November 30, 2010 — SanDisk Corporation, Sony Corporation and Nikon Corporation today announced the joint development of a set of specifications that address the future requirements of professional photography and video markets. The three companies proposed the specifications to the CompactFlash® Association (CFA)*, the international standards organization, with the intent to standardize the format.
Professional photography and High Definition (HD) video applications require a new generation of memory cards capable of processing significantly larger files. To address the imaging industry’s future speed and capacity demands, SanDisk, Sony and Nikon proposed a new card specificationwhose performance and storage capabilities surpass those of existing memory cards. Once accepted, the new format will enable exciting new possibilities in the professional imaging and video markets.
The proposed specifications achieve data transfer rates of up to 500 megabytes per second (MB/sec)** (theoretical maximum interface speed) using the highly versatile PCI Express*** interface. The increased speeds will enable imaging and video applications that could not be accomplished using the current CompactFlash specification’s Parallel ATA (PATA)**** interface. CF6.0, released in November 2010, offers maximum performance of up to 167MB/sec.
The new specifications’ faster speeds enable continuous burst shooting of massive RAW images. The enhanced performance also allows users to quickly transfer storage-intensive high-resolution photos and videos from the card to a computer. The specifications combine high-speed data transfer with low power consumption via a power scaling system to extend battery life.
In addition to industry-leading performance capabilities, the new memory card specifications also meet the future capacity and durability requirements of professional imaging applications. The proposed new specifications has the potential to extend theoretical maximum capacities beyond 2 terabytes (TB)*****, making it especially useful for high resolution images and HD video applications. Similar in size to a CompactFlash® card, the new specifications’ access control function and highly durable form factor produce a combination of physical ruggedness and reliability that is indispensable for professional usage models.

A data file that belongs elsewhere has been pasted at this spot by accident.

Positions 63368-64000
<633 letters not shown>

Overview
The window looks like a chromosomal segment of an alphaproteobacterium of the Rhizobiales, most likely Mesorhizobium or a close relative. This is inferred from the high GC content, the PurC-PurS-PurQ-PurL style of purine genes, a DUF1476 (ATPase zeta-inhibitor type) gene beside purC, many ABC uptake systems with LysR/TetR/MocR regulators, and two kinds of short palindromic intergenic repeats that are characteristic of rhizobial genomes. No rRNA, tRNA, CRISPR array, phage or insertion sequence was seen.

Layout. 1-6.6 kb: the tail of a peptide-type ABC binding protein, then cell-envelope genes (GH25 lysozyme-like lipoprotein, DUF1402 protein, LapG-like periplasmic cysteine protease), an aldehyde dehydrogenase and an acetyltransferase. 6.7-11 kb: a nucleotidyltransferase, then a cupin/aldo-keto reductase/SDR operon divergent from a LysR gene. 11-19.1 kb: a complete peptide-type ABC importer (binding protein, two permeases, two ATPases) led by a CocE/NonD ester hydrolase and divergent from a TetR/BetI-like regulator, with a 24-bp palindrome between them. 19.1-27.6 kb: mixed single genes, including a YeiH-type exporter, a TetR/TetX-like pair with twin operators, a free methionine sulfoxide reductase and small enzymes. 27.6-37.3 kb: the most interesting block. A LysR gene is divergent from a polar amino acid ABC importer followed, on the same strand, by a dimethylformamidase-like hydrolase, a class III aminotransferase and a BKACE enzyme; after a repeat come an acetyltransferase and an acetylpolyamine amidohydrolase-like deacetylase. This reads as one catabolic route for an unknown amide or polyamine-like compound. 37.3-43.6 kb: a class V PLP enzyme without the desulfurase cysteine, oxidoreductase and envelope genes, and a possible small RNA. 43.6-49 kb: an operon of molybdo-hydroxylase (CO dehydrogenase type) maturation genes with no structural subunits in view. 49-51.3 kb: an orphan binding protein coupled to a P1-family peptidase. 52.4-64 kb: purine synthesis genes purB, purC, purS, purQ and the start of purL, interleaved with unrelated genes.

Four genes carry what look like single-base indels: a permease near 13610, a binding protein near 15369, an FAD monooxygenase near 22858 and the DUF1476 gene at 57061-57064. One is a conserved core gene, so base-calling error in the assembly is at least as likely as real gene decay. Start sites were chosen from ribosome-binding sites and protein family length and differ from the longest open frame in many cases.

“This ultra high-speed media format will enable further evolution of hardware and imaging applications, and widen the memory card options available to CompactFlash users such as professional photographers,” said Mr. Shigeto Kanda, Canon, and chairman of the board, CFA. “This next generation format is expected to be widely adapted to various products, including those other than high-end DSLRs.”
“The ultra high-speed media, which will be realized by this new card format, will expand the capability of digital SLR cameras and other professional digital imaging equipment,” said Mr. Kazuyuki Kazami, operating officer, vice president and general manager, development headquarters, imaging company, Nikon Corporation.
Editor’s Comment: these cards look beyond HD1080p to 4K and 8K video formats – or larger. There is no doubt they are mainly a prospect for video shooters. But the comment on ‘massive RAW images’ is interesting and points to the likelihood that Sony and Nikon do have a full frame sensor with around 40-50 megapixels. This is the size that a full frame sensor would be, using a pixel pitch in the range of the Sony 16.2 megapixel 1.5X or Canon’s 18 megapixel 1.6X. There is also a clue in this wording that we may not only be talking full frame 35mm. The introduction of a medium format DSLR (competing with the Pentax 645D or Hasselblad H4D) by Nikon has been a long-standing rumour. If such a DSLR appears it may well have a sensor with 65 to 100 megapixels.